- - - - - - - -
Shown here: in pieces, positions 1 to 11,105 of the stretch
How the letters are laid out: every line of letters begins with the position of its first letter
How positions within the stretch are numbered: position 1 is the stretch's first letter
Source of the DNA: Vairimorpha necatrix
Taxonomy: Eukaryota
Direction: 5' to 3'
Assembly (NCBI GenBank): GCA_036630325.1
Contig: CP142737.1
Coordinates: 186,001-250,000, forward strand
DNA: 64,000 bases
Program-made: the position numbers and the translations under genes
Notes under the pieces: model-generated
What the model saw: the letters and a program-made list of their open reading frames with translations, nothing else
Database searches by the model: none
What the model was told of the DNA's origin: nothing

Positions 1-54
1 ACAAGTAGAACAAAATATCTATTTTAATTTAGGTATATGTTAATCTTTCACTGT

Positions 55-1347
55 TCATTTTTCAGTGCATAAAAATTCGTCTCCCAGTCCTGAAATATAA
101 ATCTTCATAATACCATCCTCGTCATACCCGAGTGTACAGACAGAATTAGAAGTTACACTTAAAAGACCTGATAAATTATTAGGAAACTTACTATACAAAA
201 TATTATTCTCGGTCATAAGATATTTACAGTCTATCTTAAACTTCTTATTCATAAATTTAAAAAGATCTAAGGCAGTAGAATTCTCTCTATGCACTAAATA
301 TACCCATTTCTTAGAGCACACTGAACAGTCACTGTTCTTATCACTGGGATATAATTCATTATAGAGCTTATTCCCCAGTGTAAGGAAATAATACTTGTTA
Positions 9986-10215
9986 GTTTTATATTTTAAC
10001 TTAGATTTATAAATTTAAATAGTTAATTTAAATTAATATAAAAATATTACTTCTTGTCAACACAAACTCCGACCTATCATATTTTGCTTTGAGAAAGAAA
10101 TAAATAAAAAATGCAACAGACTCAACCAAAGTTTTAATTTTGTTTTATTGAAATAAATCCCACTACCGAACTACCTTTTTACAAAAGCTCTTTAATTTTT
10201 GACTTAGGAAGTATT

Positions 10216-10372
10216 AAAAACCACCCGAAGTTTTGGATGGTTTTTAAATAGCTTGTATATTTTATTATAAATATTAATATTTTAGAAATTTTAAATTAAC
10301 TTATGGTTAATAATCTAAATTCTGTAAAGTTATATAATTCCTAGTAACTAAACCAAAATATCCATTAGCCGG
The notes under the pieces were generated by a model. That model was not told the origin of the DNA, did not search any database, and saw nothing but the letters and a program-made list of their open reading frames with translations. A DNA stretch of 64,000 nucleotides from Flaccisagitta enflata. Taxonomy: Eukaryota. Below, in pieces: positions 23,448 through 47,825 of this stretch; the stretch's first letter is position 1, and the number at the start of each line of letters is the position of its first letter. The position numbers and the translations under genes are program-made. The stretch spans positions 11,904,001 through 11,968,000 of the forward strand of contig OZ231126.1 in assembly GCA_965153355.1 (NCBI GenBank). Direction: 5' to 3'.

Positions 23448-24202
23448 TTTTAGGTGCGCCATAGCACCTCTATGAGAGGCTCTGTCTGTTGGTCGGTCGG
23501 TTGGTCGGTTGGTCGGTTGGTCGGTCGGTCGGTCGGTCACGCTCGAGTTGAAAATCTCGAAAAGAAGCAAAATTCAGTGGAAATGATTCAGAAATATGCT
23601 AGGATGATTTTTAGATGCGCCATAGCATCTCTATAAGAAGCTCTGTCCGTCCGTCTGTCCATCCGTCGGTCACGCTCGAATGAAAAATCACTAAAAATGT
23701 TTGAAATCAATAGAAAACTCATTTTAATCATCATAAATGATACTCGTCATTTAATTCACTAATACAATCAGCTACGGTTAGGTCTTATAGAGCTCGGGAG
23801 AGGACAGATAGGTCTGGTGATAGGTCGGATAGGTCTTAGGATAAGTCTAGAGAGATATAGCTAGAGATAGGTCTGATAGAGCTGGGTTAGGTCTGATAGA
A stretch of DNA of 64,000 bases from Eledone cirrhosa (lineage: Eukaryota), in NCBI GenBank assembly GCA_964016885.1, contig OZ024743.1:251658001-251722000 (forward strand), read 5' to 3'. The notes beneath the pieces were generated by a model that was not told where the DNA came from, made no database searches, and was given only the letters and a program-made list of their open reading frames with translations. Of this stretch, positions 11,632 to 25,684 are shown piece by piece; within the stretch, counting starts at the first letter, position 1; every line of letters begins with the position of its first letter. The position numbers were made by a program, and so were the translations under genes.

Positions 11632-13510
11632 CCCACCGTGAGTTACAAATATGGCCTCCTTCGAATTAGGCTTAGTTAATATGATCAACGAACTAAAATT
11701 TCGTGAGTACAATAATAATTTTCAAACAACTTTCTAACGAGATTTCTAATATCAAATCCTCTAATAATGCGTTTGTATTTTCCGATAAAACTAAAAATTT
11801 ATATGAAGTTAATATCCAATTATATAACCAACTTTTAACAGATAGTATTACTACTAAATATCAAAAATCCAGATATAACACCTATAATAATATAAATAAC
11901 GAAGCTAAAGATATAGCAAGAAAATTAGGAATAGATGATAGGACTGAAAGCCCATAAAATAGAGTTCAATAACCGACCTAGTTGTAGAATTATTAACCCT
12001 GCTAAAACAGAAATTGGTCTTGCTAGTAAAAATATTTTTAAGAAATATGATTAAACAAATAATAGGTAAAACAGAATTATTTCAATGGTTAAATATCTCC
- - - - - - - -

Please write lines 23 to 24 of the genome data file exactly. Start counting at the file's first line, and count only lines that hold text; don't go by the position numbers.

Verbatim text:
Positions 9986-10215
9986 GTTTTATATTTTAAC